Balanced field takeoff

From Wikipedia, the free encyclopedia
Jump to: navigation, search

A balanced field takeoff is a condition where the accelerate-stop distance required (ASDR) is equal to the takeoff distance required (TODR) for the aircraft weight, engine thrust, aircraft configuration and runway condition.[1] For a given aircraft weight, engine thrust, aircraft configuration, and runway condition, the shortest runway length that complies with safety regulations is the balanced field length.[2][3]

The rejected takeoff initial actions speed V1, or critical engine-failure recognition speed (Vcef),[4] is the fastest speed at which the pilot must take the first actions to reject the takeoff (RTO). At speeds below V1 the aircraft may be brought to a halt before the end of the runway. At V1 the pilot must continue the takeoff even if an emergency is recognized.

To achieve a balanced field takeoff, engine power is selected to provide enough acceleration so that at the lowest possible speed to continue the takeoff the remaining necessary takeoff distance with one engine not working is equal to the remaining & necessary accelerate-stop distance.

The balanced field length is the shortest field length at which a balanced field takeoff can be performed.[5]

Factors affecting the balanced field length include:

  • the mass of the aircraft – higher mass results in slower acceleration and higher takeoff speed
  • engine thrust – affected by temperature and air pressure, but reduced thrust can also be deliberately selected by the pilot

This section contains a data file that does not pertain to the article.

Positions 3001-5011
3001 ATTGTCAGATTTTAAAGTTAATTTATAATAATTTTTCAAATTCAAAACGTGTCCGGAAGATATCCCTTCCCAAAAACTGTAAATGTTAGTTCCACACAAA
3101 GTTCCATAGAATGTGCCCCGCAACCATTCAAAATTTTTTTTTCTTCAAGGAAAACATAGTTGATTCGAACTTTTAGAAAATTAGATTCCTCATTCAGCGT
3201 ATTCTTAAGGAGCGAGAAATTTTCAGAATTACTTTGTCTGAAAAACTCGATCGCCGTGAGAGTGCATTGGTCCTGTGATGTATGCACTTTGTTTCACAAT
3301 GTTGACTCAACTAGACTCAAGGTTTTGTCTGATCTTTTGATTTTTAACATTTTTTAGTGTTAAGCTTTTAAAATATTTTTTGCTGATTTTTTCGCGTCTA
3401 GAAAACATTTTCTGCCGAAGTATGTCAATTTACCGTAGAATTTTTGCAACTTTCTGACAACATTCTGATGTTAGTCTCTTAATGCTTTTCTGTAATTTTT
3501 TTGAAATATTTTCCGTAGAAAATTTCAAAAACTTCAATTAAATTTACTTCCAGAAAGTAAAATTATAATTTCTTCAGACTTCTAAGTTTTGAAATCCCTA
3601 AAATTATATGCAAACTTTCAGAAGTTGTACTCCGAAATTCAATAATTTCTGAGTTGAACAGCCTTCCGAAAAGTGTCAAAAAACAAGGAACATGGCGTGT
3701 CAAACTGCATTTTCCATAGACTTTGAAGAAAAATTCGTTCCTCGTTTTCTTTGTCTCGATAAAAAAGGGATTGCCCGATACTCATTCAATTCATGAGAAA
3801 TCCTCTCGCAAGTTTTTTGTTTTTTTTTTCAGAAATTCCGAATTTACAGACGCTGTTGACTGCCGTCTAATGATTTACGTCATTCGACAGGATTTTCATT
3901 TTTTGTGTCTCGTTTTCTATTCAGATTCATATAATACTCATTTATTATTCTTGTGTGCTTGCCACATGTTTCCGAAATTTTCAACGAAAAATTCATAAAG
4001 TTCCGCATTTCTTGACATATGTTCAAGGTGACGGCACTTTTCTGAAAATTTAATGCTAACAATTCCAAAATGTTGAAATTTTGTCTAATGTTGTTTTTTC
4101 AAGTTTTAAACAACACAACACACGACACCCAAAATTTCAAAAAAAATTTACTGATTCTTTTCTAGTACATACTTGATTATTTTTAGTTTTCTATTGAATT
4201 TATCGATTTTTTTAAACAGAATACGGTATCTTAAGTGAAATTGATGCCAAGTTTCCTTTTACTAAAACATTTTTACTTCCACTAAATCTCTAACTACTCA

• density altitude – reduced air pressure or increased temperature increases minimum take off speed
  • aircraft configuration such as wing flap position
  • runway slope and runway wind component
  • runway conditions – a rough or soft field slows acceleration, a wet or icy field reduces braking

Regulatory background[edit]

Aviation regulations, especially FAR 25 and CS-25 (for large passenger aircraft) require the takeoff distance and the accelerate-stop distance to be less than or equal to the available runway length, both with and without an engine failure assumed. The speed below which takeoff must be aborted upon engine failure is called V1. On longer runways a pilot can nominate a V1 within a range, but where the runway length is no longer than the balanced field length only one value for V1 will exist.

Landing and Takeoff Performance Monitoring Systems [6] [7][8] [9] are devices aimed at providing to the pilot information on the validity of the performance computation, and averting runway overruns that occur in situations not adequately addressed by the takeoff V-speeds concept.

Using the balanced field takeoff concept, V1 is the maximum speed in the takeoff at which the pilot must take the first action (e.g. reduce thrust, apply brakes, deploy speed brakes) to stop the airplane within the accelerate-stop distance and the minimum speed at which the takeoff can be continued and achieve the required height above the takeoff surface within the takeoff distance.

See also[edit]


  1. ^ V-speeds and Takeoff Performance #265,18,Balanced Field Takeoff (Balanced) (ppt), retrieved 2013-07-08 
  2. ^ Balanced field length, retrieved 2009-09-22 
  3. ^ Balanced field length, retrieved 2009-09-22 
  4. ^ MIL-STD-3013A
  5. ^ "If we let A be the distance traveled by the airplane along the ground from the original starting point to the point where V1 is reached, and we let B be the additional distance traveled with an engine failure (the same distance to clear an obstacle or to brake to a stop), then the balanced field length is by definition the total distance A+B." Anderson, John D. Jr (1999), Aircraft Performance and Design, Section 6.7, McGraw-Hill, ISBN 0-07-116010-8
  6. ^ Chapter 6-5 Airborne Trailblazer
  7. ^ Pinder, S.D., Takeoff Performance Monitoring in Far-Northern Regions: An Application of the Global Positioning System, doctoral thesis, University of Saskatchewan, 2002
  8. ^ Srivatsan, R., Takeoff Performance Monitoring, doctoral thesis, University of Kansas, 1986
  9. ^ Khatwa, R., The Development of a Takeoff Performance Monitor, doctoral thesis, University of Bristol, 1991